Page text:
When a taxpayer falls behind in their tax payment obligations, figuring how to get back on track can be a difficult prospect. Between the limitations of a taxpayer’s capability to meet their past due taxes, and the purpose of the IRS to collect as much as possible of those same taxes, it can be a long and arduous task for the average taxpayer to dig themselves out of this situation. How to get approved for a tax payment plan?
The IRS does have several programs available to taxpayers with past due tax debt. The IRS must also follow certain guidelines in determining both the likelihood and the capability a taxpayer has in meeting any past due tax obligations. By knowing these protocols, a taxpayer can limit the impact making payments will have on their current financial situation.
Installment Agreement – Tax Payment Plan
The IRS allows taxpayers to set up an installment agreement. By filing Form 9465, the installment Agreement Request, a taxpayer agrees to pay the balance remaining within a 72 month period. If the total amount owed is less than $25,000, then the application can be completed online. If the balance owed is between $25,000 and $50,000 the taxpayer has the option of having the payments directly debited from a bank account, pay by payroll deduction, or filling out form 433-A, which provides personal financial information to the IRS. Any balances greater than $50,000 require a mandatory filing a 433-A.
Offer in Compromise (OIC)
An Offer in Compromise is an offer made by a taxpayer to settle a tax debt for less than the amount the IRS is currently stating is owed. The first step a taxpayer makes in settling their tax debt is by submitting to the IRS Form 656, Offer in Compromise. This is an application to offer a set amount, either in a lump sum payment, or in a series of payments. It consists of Form 433-A that will provide the IRS with current personal financial information; and 433-B which is used to evaluate current business financial information for business owners. Both sets of information are used to evaluate if the offer the taxpayer is giving can be approved. The criteria the IRS uses in determining is based on the financial ability of the taxpayer to meet the obligation. It also is based on the future earning potential of the taxpayer.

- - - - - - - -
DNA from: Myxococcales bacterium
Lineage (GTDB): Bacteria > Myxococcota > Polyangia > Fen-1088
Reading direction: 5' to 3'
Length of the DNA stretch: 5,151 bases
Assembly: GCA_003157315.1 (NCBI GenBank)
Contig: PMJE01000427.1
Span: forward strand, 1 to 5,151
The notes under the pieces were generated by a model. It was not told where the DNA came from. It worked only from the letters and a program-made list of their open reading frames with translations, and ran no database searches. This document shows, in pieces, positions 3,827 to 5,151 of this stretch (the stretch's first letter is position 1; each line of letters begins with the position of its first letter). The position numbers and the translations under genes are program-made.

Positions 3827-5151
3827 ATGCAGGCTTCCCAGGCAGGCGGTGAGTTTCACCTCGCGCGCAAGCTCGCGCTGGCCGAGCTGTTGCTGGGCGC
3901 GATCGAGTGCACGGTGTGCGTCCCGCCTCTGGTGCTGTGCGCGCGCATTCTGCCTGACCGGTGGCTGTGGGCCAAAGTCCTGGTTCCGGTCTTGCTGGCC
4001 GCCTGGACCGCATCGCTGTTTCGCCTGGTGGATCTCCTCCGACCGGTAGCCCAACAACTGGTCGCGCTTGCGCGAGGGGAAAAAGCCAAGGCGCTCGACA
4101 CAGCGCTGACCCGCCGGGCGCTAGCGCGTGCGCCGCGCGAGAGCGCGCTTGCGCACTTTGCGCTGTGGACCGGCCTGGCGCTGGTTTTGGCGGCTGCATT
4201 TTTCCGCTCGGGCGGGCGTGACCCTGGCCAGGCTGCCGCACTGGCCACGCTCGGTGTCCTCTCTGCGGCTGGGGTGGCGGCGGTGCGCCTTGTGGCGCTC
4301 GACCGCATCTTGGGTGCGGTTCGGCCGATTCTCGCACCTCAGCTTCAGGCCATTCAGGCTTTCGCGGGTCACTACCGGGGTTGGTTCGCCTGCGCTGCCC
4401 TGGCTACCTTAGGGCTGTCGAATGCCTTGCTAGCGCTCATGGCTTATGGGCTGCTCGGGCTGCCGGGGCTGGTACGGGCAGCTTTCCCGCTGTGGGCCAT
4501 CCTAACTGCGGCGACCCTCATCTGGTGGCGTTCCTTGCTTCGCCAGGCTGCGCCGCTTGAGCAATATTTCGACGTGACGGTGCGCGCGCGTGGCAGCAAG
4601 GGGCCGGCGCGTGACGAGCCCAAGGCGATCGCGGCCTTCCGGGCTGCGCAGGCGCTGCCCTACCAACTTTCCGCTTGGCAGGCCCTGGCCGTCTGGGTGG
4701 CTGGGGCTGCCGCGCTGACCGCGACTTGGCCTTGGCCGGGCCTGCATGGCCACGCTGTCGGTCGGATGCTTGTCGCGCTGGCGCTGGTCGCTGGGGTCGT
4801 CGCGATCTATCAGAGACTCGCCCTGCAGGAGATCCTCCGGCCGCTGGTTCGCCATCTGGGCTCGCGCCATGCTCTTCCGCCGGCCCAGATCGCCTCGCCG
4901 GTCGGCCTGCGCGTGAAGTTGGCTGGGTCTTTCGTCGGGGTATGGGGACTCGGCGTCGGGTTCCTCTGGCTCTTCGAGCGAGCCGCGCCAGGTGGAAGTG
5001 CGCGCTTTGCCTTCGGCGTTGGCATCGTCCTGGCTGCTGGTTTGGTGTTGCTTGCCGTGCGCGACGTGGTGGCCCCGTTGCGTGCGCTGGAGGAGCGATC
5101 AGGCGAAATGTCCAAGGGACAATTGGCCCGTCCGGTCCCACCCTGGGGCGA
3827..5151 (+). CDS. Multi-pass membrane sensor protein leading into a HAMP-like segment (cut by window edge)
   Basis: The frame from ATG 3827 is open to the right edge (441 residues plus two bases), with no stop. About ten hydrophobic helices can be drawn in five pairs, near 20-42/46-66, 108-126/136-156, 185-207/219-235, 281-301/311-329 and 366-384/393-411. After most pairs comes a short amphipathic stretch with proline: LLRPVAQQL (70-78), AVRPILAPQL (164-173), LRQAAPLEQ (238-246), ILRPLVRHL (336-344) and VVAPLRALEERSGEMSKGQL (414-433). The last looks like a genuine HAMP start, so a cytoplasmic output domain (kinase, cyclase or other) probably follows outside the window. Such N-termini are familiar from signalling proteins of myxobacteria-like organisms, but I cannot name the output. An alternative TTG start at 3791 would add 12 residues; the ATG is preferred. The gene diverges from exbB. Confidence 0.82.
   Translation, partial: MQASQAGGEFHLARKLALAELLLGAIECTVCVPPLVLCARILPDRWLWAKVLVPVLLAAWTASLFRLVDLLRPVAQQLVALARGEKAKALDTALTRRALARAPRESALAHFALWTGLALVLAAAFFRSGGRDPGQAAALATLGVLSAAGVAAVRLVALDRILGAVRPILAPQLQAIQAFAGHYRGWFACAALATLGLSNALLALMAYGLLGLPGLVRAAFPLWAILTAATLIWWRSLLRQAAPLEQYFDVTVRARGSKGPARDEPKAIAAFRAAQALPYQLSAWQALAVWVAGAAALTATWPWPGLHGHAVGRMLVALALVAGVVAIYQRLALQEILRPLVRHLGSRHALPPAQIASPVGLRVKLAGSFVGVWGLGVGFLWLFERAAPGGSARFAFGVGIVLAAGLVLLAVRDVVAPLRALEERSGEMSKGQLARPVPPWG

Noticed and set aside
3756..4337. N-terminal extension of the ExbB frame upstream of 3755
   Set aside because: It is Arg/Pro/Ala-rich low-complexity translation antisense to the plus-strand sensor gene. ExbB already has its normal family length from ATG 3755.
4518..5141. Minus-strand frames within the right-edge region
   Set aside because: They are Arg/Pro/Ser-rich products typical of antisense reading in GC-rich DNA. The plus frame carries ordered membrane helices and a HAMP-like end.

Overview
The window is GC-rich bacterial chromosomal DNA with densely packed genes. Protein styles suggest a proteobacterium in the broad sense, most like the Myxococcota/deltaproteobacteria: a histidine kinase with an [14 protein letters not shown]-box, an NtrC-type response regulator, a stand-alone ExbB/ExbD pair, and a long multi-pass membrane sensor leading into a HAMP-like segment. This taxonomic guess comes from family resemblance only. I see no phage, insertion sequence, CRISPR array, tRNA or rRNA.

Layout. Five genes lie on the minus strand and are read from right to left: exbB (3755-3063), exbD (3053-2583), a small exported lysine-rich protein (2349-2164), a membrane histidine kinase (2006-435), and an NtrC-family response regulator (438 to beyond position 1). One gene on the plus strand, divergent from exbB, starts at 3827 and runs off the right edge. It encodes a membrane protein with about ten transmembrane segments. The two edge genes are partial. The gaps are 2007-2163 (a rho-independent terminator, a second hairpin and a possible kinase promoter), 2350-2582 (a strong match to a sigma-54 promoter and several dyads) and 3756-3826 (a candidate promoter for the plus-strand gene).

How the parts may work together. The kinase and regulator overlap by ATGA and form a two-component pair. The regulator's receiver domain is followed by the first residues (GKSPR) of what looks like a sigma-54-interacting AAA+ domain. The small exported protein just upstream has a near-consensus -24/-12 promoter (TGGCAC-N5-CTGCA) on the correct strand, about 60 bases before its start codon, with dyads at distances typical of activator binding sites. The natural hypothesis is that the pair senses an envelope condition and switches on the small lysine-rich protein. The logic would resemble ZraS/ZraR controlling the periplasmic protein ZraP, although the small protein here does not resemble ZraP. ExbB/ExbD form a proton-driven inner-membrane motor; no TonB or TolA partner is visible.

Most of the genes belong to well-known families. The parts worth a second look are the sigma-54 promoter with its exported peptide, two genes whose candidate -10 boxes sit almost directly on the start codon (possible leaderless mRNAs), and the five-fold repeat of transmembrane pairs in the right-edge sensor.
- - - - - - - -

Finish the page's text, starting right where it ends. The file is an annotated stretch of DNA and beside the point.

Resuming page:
When submitting an OIC, the IRS requires that the taxpayer must be current on all IRS tax filings. In addition, the IRS requires an application fee of $186. If the taxpayer is asking the option to make payments in a lump sum, a payment of 20% of the lump sum must accompany the application. The taxpayer must offer the amount realized value of their assets, plus the amount that could be collected over 48 months if the installment payments are to be made within five months, or 60 months if the installment payments are to be paid in more than 5 months. Realizable value is defined as the quick sale of an asset (90 days or less) minus the amount owed by a secured creditor.
If the taxpayer is taking the periodic payment option, then the first payment must accompany the application, and the remaining payments must be made within 24 months. If you meet the low-income guidelines as established by the IRS, then the application fee an initial payment are not required
The IRS is limited in the time period they have to collect a tax debt. It has up to 10 year to collect the taxes from the time they are assessed. Although there are exceptions to this amount, it can affect the amount that a taxpayer ultimately has to pay, especially when submitting an installment agreement. If the agreement means that payments would end after 10 year collection period, the IRS would have to accept payments only until the statute of limitation time period ends.
Please keep in mind the information and advice presented in this blog is not intended to be used as formal legal advice. Contact a tax professional for personalized tax advice pertaining to your specific situation. While we try and answer all parts of the question when we write our blogs, sometimes there may be some left unanswered. If you have any questions about your problems with the IRS, SBOE, FTB, or BOE, or tax law in general, call RJS Law at (619) 595-1655 to learn more about setting up a tax payment plan.
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